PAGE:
The Skinny On Cell Phone Shot Timers

A large part of the gun culture likes to toss out the old “Show me your B8.” This references the B8 target and various shooting drills, most likely the 10-10-10 drill. Sure B8s and 10-10-10 drills are great, but I can typically judge a shooter’s seriousness about getting better by the presence of a shot timer. Shot timers provide objective information that allows you to grow your skills. They are valuable to shooters but seemingly expensive for what they do. This leads a lot of shooters to phone shot timers. 

Phone shot timers come in the form of a number of various apps that present a free or close to free option for shooters to train and improve. Boom seems like a very affordable way to introduce a shot timer into your world. So if phone shot timers are so great, why do regular shot timers still exist? 

Well, it’s because phone shot timers kind of suck. 

Why Phone Shot Timers Suck 

Phone shot timers might not seem that far fetched, but a lot of these apps have to work with hardware not designed to be shot timers. It’s a wonder they work at all. Phone shot timers suck largely based on the hardware around them. Phones don’t do a good job of consistently picking up gunshots. They are designed for voice, not gunfire.

Or sometimes they do too good of a job and pick up echoes of gunshots. It’s incredibly frustrating to fire a drill, and feel like you went fast, see you made good hits, and the timer does not record your string of fire. I’ve felt a well of frustration grow inside of me several times, trying to use a phone shot timer and having it fail. 

I’m pretty frugal, so I avoided buying a shot timer for quite some time and tried to use phone shot timers extensively. I’ve tried various apps and never found myself fully satisfied. I ended up breaking down and buying a Pocket Pro 2 for a reason. 

That being said, there are ways to use phone shot timers effectively and efficiently. They can never replace a true shot timer, especially if you intend to shoot matches. However, these timers can be used as a stop-gap for a shot timer. 

Two That Work 

If you type shot timer into the app store or play store, you’ll find a bevy of different timers. In my experiment, I’ve found two that work better than most. When I say better, I don’t mean they detect shots better, prevent echoes, or replace a shot timer. By better, I mean they offer a number of options, are stable, easy to use, and quite clean in appearance. 

My favorite is the “IPSC Shot Timer,” and the second is one just called “Splits.” These two apps don’t crash, are easy to use, and have a multitude of settings that make them easier to use. I like the IPSC Shot Timer more due to its cleaner appearance. The setup makes it easy to adjust start times, random delays and features multiple modes. You can adjust the beep volume easily and even calibrate the system if you want to use it with live fire. 

The Best Way To Use a Phone Shot Timer 

First and foremost, get away from the idea of the device detecting shots. That won’t be our main goal in using phone shot timers. If it picks up the shots, then great, but if not, our method of use is fairly frustration-free. What we are going to rely on are the par timer and the random delay functions.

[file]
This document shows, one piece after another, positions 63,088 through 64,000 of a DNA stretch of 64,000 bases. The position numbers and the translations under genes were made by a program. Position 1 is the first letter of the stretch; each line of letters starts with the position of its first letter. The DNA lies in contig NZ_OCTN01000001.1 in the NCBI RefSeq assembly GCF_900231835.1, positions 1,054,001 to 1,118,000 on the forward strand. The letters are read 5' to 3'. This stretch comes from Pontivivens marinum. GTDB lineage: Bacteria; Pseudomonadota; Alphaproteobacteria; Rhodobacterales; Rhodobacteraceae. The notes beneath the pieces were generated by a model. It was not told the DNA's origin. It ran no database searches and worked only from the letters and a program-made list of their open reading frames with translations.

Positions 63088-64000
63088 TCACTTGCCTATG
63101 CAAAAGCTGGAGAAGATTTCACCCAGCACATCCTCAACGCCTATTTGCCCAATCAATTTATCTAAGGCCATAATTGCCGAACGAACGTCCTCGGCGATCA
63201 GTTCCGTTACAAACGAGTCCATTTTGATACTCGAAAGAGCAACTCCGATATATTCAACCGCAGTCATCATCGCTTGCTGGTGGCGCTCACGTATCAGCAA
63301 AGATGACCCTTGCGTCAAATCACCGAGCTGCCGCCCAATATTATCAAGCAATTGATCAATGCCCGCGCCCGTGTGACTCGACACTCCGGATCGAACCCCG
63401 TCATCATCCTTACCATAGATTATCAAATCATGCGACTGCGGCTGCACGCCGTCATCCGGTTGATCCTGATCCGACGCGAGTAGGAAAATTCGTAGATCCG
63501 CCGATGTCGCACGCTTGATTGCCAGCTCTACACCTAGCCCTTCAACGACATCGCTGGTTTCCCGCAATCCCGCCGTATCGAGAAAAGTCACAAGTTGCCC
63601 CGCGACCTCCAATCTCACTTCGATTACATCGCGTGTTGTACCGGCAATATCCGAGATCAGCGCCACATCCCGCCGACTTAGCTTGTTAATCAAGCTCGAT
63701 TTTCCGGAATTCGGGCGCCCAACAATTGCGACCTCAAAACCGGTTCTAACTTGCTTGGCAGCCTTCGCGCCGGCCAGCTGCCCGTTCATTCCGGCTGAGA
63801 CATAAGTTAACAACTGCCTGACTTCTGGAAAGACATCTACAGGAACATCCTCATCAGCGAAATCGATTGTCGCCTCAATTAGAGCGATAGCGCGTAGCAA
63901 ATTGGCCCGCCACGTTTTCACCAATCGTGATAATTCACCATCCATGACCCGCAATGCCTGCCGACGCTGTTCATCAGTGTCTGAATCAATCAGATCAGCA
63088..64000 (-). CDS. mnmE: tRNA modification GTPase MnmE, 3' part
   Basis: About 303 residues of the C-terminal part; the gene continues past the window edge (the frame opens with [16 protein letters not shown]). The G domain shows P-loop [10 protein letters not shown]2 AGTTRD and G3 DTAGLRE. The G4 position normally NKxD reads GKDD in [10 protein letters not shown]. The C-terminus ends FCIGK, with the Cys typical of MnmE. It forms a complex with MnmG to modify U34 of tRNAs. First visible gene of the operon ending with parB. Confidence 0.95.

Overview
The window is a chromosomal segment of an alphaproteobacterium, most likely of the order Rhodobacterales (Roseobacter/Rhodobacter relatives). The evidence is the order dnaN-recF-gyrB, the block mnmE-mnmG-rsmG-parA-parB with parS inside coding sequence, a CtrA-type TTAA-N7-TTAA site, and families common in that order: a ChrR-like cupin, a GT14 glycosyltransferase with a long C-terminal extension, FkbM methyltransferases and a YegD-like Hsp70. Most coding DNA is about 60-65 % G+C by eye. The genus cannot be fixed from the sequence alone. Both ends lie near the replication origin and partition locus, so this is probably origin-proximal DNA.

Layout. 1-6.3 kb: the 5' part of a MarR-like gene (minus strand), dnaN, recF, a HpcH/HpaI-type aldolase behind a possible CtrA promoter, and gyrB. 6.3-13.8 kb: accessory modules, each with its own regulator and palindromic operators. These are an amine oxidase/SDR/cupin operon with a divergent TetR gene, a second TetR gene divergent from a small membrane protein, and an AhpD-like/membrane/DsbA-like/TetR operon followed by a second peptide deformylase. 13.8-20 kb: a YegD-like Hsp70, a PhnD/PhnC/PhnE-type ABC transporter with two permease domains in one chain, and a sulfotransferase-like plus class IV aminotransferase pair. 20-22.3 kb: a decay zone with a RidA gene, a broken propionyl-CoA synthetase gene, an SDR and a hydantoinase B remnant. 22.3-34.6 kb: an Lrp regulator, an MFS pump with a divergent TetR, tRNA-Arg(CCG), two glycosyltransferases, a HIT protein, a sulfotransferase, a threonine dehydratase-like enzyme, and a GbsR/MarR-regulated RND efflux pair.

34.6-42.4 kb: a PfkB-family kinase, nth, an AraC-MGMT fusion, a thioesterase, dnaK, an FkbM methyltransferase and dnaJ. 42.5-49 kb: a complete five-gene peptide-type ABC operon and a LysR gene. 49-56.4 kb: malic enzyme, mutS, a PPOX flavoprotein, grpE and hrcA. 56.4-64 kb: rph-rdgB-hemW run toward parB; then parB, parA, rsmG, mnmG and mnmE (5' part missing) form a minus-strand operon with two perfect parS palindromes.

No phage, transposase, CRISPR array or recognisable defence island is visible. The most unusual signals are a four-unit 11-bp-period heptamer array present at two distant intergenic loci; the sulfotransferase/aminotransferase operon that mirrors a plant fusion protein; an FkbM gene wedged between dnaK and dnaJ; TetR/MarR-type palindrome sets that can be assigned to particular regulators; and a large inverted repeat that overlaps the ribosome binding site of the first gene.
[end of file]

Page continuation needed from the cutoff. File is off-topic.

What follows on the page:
Both of my suggested shot timers have a par mode. If you’re reading this, you are likely not too familiar with par times and their functions. Most drills have an assigned par time. A par time is the maximum amount of time allowed to complete the drill. For example, with the El Presidente drill, you have ten seconds to complete the drill. 

With phone shot timers, you can set the par time to say 10 seconds. At the beginning of the drill, you’ll hear the initial beep, and ten seconds later, you’ll hear a second beep signifying the end of the drill. By programming a par time into your phone shot timer, you can still work within the par times of drills and observe if you pass or fail the drill. 

You can also take the same par time and reduce it. If you can beat the El Presidente faster than ten seconds, then go to 8 seconds or 7.5 seconds. The IPSC Shot timer allows you to increase or reduce times by tenths of a second. This way, you can increase your speed and track your performance. 

Sure, you won’t have your time down to the tenth or hundredth of a second, but you can still measure and track performance within time boundaries. You can use this for dry fire drills, draws, and so on and so forth. 

Training Smart 

A free app sounds a lot more appealing than a hundred-dollar timer, and phone shot timers can be valuable pieces of gear. Heck, I still use one for dry fire practice because my real shot timer’s beep is so damn loud it annoys everyone in the house. On a trip recently, I used the app to get some dry fire practice at my hotel. 

Phone shot timers can be used easily and effectively. They aren’t as good as your standard shot timer but can be quite useful and work well for training purposes. If you train smart, you’ll find the right way to use your phone shot timer. 

Travis Pike
Travis Pike is a former Marine Machine gunner who served with 2nd Bn 2nd Marines for 5 years. He deployed in 2009 to Afghanistan and again in 2011 with the 22nd MEU(SOC) during a record setting 11 months at sea. He’s trained with the Romanian Army, the Spanish Marines, the Emirate Marines and the Afghan National Army. He serves as an NRA certified pistol instructor and teaches concealed carry classes.